One of Warsaw's main streets, measures 3580m running north-south from Plac Bankowy (next to Ratusz-Arsenał Metro station) right down to Plac Unii Lubelskiej. The street was inaugurated in 1757 by the namesake of the street, Grand Marshal of the Crown Franciszek Bieliński. Back then the street was much shorter than its modern day version, running from ul. Widok to ul. Królewska (the stretch currently between Metro Centrum and the start of Ogród Saski). The 19th century saw the street gradually become the heart of the city as the Warsaw-Vienna Railway Station was built nearby on Aleje Jerozolimskie in 1844-45. The latter half of the 19th century and the beginning of the 20th heralded a plethora of ornate buildings being built along the street, with many cafes, restaurants, shops and cinemas being located here in the bustling heart of the city.
All looked well until the outbreak of World War II which inevitably led to damage and destruction, firstly during the initial invasion in September 1939 and more acutely during and after the Warsaw Uprising of 1944. It's estimated that 80% of the street was destroyed.
Following the war, a massive rebuilding plan began across Warsaw, and indeed, Poland as a whole. It may surprise many to know that despite wartime devastation, quite a handful of pre-war buildings on Marszałkowska survived the war, but they would later fall foul to the Communist's plans to make the city centre look more Soviet. What you see today is the result of this plan, socialist realist architecture lining the majority of the street. This is most evident from the section that leads from the current day Plac Konstytucji(Constitution Square, built between 1950-52) to the city centre where the Palace of Culture and Science (PKiN, completed in 1955) now stands. In fact, it was due to the projects of creating a socialist realist city centre that the street itself was widened, partly to accommodate Communist parades that would lead from Plac Konstytucji right up to Plac Defilad (Parade Square) in front of PKiN. If the pre-war buildings stuck out too much in the street, away they went!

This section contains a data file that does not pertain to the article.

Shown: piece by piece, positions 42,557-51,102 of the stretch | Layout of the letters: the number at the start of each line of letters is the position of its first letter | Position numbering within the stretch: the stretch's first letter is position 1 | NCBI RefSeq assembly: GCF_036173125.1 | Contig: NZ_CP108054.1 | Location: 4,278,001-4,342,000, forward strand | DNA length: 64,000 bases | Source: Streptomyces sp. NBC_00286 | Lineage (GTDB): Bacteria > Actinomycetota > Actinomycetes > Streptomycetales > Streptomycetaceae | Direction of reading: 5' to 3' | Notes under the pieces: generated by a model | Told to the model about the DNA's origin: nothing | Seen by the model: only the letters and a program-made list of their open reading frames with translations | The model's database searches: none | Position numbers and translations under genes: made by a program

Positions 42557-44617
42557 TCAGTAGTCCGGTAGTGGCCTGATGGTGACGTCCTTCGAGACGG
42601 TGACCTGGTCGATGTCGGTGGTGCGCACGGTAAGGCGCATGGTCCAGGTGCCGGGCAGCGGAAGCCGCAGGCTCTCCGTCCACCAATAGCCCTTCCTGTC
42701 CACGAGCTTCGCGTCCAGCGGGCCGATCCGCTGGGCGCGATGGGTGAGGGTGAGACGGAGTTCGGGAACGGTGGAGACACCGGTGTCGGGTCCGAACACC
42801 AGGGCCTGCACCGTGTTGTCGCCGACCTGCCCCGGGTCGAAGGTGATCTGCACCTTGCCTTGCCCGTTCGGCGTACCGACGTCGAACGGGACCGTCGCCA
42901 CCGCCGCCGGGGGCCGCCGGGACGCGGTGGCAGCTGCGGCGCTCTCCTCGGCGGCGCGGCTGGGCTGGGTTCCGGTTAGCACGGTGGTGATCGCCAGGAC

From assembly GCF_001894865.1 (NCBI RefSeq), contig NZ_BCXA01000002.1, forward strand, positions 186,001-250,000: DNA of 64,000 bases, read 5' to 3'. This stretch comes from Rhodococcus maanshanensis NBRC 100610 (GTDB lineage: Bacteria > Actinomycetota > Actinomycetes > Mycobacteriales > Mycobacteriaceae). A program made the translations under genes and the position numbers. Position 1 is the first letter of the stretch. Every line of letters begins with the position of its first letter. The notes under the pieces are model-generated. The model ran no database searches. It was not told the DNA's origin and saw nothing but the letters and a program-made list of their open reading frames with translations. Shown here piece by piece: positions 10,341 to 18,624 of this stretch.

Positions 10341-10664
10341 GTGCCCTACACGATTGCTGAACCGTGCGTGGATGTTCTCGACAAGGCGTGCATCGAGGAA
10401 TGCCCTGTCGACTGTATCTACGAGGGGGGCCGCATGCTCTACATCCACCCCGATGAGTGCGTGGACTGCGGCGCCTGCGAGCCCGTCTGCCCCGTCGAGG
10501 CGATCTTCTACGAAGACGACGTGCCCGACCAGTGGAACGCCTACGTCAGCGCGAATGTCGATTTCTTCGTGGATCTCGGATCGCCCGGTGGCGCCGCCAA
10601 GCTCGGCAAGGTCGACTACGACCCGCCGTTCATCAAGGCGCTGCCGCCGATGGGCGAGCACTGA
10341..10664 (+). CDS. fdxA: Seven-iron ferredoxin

Across the street from PKiN, The Eastern Wall, a collection of buildings and tower blocks,was built in 1962 as Soviet architects looked to the west for inspiration and ideas - the results often lead to brutalist monstrosities popping up like mushrooms. Today the street looks much the same as it has for a while now, but the Eastern Wall itself underwent renovation, and the famous Rotunda Bank building is currently in the process of being redeveloped.